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11/09/2017 | Anti-Corruption: Will Latin America’s Anti-Corruption Wave Founder Where It Began?

Frida Ghitis

Just as Guatemala’s success fueled the anti-corruption movement across Latin America, the reverse is likely to have a similar impact.


In recent years, while different regions of the world fought battles against extremism, disease or the rise of authoritarianism, Latin America waged its own pivotal war against what has been arguably the region’s greatest scourge: corruption. Now, after a string of victories that would have been unimaginable only a few years ago, the conflict faces a make-or-break challenge in the very place where it was born, Guatemala.

Guatemala’s president, Jimmy Morales, has put the lie to his campaign promise to stand against corruption and in support of the rule of law, and is now threatening the institution that made it possible to reverse the tide of malfeasance. 

If we wanted to trace the beginning of the anti-corruption wave that has toppled presidents, unseated legislators and transformed Latin America from a place where corruption was a way of life into one where graft is a risky venture, Guatemala in 2006 would be the place to start. The country was rife with impunity, with a broken judiciary system, corruption at the highest levels, security services working for the highest bidders, and a pervasive sense that justice was nonexistent. At the time, Amnesty International described the country as a “mafia state.”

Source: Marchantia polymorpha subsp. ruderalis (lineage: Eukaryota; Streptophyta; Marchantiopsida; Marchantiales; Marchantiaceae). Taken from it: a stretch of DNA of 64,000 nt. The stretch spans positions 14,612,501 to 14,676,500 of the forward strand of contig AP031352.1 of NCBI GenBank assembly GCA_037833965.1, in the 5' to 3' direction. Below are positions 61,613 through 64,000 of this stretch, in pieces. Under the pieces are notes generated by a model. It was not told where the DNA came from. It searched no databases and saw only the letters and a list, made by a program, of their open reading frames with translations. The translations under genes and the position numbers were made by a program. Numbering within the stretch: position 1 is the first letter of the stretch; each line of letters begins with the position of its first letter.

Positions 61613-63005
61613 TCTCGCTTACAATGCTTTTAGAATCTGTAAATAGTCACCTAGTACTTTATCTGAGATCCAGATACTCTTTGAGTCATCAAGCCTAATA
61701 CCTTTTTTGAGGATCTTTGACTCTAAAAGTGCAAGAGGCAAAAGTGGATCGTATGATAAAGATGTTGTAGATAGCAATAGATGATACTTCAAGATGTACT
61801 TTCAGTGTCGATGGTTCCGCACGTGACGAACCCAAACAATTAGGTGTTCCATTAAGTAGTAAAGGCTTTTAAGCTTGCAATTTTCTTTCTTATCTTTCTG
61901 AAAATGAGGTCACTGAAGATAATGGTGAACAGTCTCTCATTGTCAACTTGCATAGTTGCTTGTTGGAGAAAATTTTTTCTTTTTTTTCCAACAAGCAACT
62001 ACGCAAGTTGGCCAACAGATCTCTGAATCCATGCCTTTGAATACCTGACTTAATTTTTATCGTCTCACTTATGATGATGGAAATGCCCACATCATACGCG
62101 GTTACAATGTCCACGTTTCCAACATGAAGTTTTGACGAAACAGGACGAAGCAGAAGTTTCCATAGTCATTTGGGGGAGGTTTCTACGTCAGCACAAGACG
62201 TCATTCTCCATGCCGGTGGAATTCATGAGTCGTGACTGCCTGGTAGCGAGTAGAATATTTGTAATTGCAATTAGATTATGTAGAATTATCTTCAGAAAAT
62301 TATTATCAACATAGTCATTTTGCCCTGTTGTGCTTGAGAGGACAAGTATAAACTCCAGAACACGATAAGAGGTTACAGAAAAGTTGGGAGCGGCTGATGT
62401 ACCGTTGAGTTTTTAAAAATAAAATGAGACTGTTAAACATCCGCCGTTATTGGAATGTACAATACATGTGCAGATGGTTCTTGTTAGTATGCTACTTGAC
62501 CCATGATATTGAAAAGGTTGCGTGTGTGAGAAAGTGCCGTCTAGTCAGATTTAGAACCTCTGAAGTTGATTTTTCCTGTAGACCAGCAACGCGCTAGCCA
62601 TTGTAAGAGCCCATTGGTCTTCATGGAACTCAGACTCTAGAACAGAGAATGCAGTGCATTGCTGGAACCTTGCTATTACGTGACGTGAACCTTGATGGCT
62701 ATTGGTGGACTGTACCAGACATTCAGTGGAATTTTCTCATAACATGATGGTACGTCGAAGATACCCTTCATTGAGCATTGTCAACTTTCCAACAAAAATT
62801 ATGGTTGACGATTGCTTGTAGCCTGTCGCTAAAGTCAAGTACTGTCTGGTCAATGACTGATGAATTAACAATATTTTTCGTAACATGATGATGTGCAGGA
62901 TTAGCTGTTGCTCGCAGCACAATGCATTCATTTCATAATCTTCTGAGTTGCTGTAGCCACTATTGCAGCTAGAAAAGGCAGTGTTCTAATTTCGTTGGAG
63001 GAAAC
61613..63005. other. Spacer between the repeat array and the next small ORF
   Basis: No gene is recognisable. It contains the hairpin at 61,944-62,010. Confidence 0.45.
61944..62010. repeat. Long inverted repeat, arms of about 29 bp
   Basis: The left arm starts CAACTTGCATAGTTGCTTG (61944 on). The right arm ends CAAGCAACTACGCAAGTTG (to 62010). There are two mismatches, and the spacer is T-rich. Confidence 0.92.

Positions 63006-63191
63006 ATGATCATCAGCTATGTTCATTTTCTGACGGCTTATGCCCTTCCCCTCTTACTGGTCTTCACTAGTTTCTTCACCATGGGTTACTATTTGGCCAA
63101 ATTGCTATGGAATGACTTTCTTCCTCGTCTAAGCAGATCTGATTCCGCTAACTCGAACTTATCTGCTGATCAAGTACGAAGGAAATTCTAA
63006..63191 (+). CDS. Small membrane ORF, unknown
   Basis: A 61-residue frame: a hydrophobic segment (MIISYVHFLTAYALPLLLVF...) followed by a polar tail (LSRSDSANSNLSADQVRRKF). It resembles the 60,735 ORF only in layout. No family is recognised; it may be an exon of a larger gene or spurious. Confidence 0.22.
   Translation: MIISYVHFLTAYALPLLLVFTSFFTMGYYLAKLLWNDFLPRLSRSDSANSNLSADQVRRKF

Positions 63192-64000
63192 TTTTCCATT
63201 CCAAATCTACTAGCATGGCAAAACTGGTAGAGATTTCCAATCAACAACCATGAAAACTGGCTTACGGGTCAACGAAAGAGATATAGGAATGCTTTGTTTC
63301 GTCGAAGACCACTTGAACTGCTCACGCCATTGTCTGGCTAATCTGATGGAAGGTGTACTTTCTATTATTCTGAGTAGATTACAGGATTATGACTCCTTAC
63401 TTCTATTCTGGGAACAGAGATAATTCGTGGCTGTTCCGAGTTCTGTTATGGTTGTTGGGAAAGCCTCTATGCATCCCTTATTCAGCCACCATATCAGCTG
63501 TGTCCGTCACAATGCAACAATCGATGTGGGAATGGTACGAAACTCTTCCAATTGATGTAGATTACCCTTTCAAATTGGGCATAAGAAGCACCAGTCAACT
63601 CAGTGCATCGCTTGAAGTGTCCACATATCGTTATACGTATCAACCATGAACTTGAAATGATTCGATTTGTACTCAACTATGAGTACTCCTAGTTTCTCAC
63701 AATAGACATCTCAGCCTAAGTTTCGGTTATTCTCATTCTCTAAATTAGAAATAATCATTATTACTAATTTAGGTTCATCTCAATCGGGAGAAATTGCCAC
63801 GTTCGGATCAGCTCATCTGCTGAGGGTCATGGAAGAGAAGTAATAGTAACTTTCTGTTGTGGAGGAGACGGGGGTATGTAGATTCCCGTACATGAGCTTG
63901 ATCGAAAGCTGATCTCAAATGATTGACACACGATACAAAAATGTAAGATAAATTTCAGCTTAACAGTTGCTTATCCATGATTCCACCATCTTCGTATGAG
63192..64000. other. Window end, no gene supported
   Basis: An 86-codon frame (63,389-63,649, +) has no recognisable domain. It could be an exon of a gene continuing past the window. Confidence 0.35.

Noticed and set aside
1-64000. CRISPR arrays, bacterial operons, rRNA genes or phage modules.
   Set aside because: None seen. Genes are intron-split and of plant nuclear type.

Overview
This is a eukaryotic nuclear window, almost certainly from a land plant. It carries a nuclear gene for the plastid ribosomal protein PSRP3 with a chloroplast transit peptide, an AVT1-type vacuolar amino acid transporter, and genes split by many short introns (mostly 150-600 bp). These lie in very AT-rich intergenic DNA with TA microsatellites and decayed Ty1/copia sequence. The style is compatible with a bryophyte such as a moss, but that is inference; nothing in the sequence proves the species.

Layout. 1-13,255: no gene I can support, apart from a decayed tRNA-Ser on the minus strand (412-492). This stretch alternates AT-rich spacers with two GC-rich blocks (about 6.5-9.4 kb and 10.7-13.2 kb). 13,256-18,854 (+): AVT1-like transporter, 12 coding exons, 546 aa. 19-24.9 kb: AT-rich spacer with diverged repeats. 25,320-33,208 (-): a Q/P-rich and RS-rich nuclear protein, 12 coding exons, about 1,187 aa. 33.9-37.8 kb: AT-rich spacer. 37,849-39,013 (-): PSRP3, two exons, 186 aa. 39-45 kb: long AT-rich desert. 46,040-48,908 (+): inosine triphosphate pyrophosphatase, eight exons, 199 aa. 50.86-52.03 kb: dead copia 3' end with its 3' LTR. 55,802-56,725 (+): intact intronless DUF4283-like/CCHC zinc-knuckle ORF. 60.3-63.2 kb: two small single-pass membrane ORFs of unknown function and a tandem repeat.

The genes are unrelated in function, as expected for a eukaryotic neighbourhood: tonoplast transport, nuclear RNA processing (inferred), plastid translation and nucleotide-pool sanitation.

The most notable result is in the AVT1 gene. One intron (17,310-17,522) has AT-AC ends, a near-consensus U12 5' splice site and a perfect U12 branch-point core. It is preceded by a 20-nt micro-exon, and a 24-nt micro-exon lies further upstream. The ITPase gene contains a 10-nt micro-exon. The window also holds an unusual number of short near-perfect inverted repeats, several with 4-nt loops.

After a massive police scandal that left it under growing pressure from donor countries, Guatemala agreed to work together with the United Nations to tackle the problems. The idea was to build up the country’s justice system, while dismantling the worst of the corruption. The Guatemalan Congress ratified a deal establishing a U.N. panel of experts, the International Commission Against Impunity in Guatemala, known as CICIG, after its Spanish-language acronym. 

The commission, led by the respected Colombian prosecutor Ivan Velasquez, didn’t just work to remove corrupt figures. It quickly focused on creating a credible judiciary and pushed to establish a local partner, the Special Prosecutor Against Impunity, or FECI.

In 2014, FECI and CICIG uncovered a multimillion-dollar customs fraud scheme, leading to the arrest of the head of the country’s tax authority and more than a dozen others. The investigation continued and, to the astonishment of many, Vice President Roxana Baldetti resigned in March 2015 amid accusations that she was involved. 

Further evidence led all the way to then-President Otto Perez Molina. Guatemalans took to the streets in huge numbers demanding justice. By then, the Guatemalan drama had captured the attention of the rest of Latin America, where people familiar with corruption’s corrosive effects watched with great interest. 

The investigation shook Guatemala to the core, and its impact reverberated across the continent. Baldetti, the former vice president, went to prison. With tens of thousands of Guatemalans taking to the streets for weeks, Perez Molina, a former general who had seen the heights of power, was forced to resign days before the presidential election to choose his successor. He was promptly arrested and imprisoned on charges that he had taken millions of dollars in bribes. Today he remains in prison, fighting a slew of corruption charges.

By the time the president resigned, Guatemalans had lost faith in politicians but gained respect for the U.N. panel and its local partners.